At eight in the evening the ships got under way, and at day-break on the following morning sail was crowded for Botany Bay.
AT BOTANY BAY.
When, in 1787, the British Government entrusted Captain Arthur Phillip with a commission to establish a colony at Botany Bay, New South Wales, they gave him explicit directions as to where he should locate the settlement. “According to the best information which we have obtained,” his instructions read, “Botany Bay appears to be the most eligible situation upon the said coast for the first establishment, possessing a commodious harbour and other advantages which no part of the said coast hitherto discovered affords.” But Phillip was a trustworthy man who, in so serious a matter as the choice of a site for a town, did not follow blindly the commands of respectable elderly gentlemen thousands of miles away. It was his business to found a settlement successfully. To do that he must select the best site.
After examining Botany Bay, he decided to take a trip up the coast and see if a better situation could not be found. On the 21st January, 1788, he entered Port Jackson with three boats, and found there “the finest harbour in the world, in which a thousand sail of the line may ride in the most perfect security.” He fixed upon a cove “which I honoured with the name of Sydney.” and decided that that was there he would “plant.” Every writer of mediaeval history who has had occasion to refer to the choice by Constantine the Great of Byzantium, afterwards Constantinople, as his capital, has extolled his judgment and prescience. Constantine was an Emperor, and could do as he would. Arthur Phillip was an official acting under orders. We can never sufficiently admire the wisdom he displayed when, exercising his own discretion, he decided upon Port Jackson. True, he had a great opportunity, but his signal merit is that he grasped it when it was presented, that he gave more regard to the success of his task than to the letter of his instructions.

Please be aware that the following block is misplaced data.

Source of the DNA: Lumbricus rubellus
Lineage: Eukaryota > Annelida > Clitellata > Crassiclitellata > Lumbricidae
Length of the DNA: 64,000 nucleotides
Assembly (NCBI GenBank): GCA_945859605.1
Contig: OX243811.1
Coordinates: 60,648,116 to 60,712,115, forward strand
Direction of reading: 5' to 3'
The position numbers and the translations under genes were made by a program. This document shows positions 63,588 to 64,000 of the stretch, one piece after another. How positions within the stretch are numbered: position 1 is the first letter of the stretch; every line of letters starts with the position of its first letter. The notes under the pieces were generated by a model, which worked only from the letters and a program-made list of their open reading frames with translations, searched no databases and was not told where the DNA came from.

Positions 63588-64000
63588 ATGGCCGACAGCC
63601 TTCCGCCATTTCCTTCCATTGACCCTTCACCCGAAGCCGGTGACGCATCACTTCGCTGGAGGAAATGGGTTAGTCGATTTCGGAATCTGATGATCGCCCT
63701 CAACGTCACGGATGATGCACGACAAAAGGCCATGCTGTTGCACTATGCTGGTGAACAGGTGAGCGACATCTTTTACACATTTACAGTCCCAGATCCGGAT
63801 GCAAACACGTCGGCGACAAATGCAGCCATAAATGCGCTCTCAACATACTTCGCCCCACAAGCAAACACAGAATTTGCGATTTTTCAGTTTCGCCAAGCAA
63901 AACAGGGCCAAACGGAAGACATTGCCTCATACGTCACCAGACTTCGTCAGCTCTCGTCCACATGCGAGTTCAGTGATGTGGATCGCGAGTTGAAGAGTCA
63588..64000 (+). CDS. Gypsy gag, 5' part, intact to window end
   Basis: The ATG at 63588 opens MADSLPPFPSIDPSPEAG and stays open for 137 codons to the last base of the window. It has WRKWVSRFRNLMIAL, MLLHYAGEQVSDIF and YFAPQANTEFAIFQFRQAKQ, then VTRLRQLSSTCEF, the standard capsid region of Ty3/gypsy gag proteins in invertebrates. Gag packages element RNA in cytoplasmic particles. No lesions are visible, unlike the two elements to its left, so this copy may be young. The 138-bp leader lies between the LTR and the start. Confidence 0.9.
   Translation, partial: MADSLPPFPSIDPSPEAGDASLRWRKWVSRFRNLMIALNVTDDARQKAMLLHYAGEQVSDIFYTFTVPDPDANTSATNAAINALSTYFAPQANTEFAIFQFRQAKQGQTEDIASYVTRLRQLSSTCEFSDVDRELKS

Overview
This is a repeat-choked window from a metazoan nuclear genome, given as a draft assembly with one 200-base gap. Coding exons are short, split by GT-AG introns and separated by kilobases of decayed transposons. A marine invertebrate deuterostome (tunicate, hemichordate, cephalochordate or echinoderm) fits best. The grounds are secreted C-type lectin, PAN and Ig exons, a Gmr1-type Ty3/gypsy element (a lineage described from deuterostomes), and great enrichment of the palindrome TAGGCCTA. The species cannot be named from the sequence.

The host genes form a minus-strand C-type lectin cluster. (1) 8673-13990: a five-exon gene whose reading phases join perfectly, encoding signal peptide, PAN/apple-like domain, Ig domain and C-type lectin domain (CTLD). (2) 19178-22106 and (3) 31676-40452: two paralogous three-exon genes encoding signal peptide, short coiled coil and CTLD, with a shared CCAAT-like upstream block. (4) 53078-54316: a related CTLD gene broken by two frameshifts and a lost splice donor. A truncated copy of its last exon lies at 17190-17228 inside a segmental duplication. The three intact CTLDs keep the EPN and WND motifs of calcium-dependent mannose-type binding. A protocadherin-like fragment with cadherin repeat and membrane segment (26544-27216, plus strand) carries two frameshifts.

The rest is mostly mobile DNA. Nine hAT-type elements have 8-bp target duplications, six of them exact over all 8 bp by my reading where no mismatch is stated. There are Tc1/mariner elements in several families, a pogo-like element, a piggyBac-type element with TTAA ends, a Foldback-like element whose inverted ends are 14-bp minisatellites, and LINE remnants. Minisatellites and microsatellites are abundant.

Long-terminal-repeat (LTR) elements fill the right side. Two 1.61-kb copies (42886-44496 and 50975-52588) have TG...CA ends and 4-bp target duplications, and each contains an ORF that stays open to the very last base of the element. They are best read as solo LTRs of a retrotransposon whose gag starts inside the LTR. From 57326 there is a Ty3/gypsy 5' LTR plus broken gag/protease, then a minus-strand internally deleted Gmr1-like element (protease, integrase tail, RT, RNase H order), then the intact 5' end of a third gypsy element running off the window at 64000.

While he was making the search, the eleven vessels composing the First Fleet lay in Botany Bay. He returned on the evening of the 23rd, and immediately gave orders that the whole company should as soon as possible sail for Port Jackson, declaring it to be, in King’s quaint words, “a very proper place to form an establisht. in.”
To the great astonishment of the Fleet, on the 24th, two strange ships made their appearance to the south of Solander Point, a projection from the peninsula on which now stands the obelisk in memory of Cook’s landing. What could they be? Some guessed that they were English vessels with additional stores. Some supposed that they were Dutch, “coming after us to oppose our landing.” Nobody expected to see any ships in these untraversed waters, and we can easily picture the amazement of officers, crews, and convicts when the white sails appeared. The more timid speculated on the possibility of attack, and there were “temporary apprehensions, accompanied by a multiplicity of conjectures, many of them sufficiently ridiculous.”